Christian Mysticism: Not a Program but an Invitation
While difficult to explain in brief, “mysticism” can best be described as the spiritual encounter with the mystery of God.
Christian mysticism points to the “mystery of Christ” – a phrase that appears numerous times in the New Testament. This mystery is not a puzzle to be solved; rather, Christ is a person to be loved.
The great contemplatives of the past were often monks, nuns, or hermits living in the desert. Today, more and more ordinary Christians – lay and ordained, men and women – feel called to seek a deeper, richer relationship to the mystery of Christ, found in prayer, meditation, and the silence of the heart.
We Christians call ourselves the Body of Christ, and Scripture says we have the mind of Christ. What does this mean? How does this mystery transform us and equip us to love God and to love our neighbors as ourselves? These are questions that Christian mysticism explores.
The first basic dimension of Christian mysticism is the great heritage of wisdom found in the writings and teachings of the renowned mystics: Francis of Assisi, Julian of Norwich, and Thomas Merton, to name a few. These and other great teachers throughout history represent a lineage of wisdom extending from New Testament times to the present.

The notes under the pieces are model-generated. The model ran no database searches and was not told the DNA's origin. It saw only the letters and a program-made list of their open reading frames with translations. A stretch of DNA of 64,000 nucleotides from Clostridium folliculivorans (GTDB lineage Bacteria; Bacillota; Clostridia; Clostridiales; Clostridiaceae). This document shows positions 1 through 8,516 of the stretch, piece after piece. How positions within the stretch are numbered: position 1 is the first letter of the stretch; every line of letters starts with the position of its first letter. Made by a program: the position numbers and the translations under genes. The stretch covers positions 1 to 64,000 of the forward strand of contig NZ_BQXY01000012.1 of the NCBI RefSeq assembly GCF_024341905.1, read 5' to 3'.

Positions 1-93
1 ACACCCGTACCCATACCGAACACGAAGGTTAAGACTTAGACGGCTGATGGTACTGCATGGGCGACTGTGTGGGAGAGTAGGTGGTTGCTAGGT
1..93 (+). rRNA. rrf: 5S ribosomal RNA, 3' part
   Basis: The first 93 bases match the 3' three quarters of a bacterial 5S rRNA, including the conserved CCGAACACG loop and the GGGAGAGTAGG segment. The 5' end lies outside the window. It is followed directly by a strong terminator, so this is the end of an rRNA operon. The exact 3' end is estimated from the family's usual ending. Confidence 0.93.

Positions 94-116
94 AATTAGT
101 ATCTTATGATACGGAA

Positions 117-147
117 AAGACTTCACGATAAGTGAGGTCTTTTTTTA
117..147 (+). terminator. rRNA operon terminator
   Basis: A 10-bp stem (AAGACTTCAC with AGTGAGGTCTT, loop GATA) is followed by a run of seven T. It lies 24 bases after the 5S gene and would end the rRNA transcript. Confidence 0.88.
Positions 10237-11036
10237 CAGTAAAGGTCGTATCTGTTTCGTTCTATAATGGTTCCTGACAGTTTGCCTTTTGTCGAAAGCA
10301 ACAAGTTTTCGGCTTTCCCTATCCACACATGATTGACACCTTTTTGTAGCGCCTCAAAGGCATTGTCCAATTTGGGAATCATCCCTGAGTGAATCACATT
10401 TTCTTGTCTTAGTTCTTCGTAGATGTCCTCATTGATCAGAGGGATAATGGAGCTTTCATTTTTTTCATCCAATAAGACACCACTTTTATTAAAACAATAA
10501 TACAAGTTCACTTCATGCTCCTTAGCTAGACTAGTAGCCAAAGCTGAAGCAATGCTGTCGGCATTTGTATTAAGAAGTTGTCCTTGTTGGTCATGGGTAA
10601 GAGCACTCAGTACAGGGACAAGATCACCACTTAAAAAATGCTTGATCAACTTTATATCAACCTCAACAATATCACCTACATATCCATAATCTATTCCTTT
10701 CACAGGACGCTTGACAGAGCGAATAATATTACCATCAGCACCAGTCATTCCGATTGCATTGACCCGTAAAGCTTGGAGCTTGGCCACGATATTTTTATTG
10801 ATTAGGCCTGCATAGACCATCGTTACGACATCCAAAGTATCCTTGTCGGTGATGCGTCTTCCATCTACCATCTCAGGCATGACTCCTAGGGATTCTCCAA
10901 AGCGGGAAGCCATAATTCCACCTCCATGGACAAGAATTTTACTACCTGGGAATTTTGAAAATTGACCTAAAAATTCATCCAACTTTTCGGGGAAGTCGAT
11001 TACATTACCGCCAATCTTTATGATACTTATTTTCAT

The other basic dimension of mysticism is the contemplative practice of the spiritual life – entering into the mystery of Christ, cultivating a sense of God’s silence in our lives.
Of course, mysticism is not a program, or a method. Rather, Christian mysticism is an invitation, to enter more deeply into our relationship with God, with Christ, with the mystery of love.
Listen to Carl McColman speak more about Christian Mysticism in this short video clip.
A retreat exploring mysticism can be a safe space where we can attend to, and befriend, the treasure of silence in our own hearts. See details of the upcoming course, Wisdom of the Christian Mystics, February 16-19, by clicking here.